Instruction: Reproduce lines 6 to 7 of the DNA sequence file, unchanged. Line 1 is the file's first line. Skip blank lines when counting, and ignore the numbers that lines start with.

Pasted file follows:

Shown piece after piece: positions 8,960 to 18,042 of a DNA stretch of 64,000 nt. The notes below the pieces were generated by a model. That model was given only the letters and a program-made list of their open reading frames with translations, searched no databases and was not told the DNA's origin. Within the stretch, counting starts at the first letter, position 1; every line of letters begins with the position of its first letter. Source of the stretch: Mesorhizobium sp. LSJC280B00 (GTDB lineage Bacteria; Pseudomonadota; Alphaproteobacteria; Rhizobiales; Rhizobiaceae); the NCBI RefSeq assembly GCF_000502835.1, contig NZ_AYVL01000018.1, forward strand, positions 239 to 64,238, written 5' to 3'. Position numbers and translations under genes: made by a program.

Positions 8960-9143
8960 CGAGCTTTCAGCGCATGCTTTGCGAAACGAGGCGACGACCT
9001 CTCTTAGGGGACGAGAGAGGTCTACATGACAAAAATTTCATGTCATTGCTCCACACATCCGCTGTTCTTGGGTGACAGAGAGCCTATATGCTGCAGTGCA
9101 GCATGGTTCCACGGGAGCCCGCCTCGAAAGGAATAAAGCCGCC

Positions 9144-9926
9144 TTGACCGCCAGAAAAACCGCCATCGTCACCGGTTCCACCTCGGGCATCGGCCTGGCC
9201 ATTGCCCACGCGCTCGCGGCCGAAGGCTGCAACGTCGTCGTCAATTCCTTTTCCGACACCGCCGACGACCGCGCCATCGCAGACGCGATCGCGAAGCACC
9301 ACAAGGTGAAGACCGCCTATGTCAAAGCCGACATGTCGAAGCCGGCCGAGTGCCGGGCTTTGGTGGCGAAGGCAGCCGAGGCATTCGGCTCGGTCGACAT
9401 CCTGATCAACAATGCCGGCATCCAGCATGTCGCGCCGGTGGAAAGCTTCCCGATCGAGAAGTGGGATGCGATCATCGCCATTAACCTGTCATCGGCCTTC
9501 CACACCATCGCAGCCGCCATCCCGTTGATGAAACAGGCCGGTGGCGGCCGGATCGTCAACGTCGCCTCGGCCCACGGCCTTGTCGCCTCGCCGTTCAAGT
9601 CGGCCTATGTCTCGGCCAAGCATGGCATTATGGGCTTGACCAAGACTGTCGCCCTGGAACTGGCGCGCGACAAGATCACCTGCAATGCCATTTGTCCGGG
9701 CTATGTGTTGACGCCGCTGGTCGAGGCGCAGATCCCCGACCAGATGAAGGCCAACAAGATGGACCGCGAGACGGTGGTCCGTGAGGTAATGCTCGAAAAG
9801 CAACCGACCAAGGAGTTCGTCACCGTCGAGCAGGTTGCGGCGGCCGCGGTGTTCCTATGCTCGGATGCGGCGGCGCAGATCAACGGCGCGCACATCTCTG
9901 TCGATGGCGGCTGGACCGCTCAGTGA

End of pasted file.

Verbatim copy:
Positions 9144-9926
9144 TTGACCGCCAGAAAAACCGCCATCGTCACCGGTTCCACCTCGGGCATCGGCCTGGCC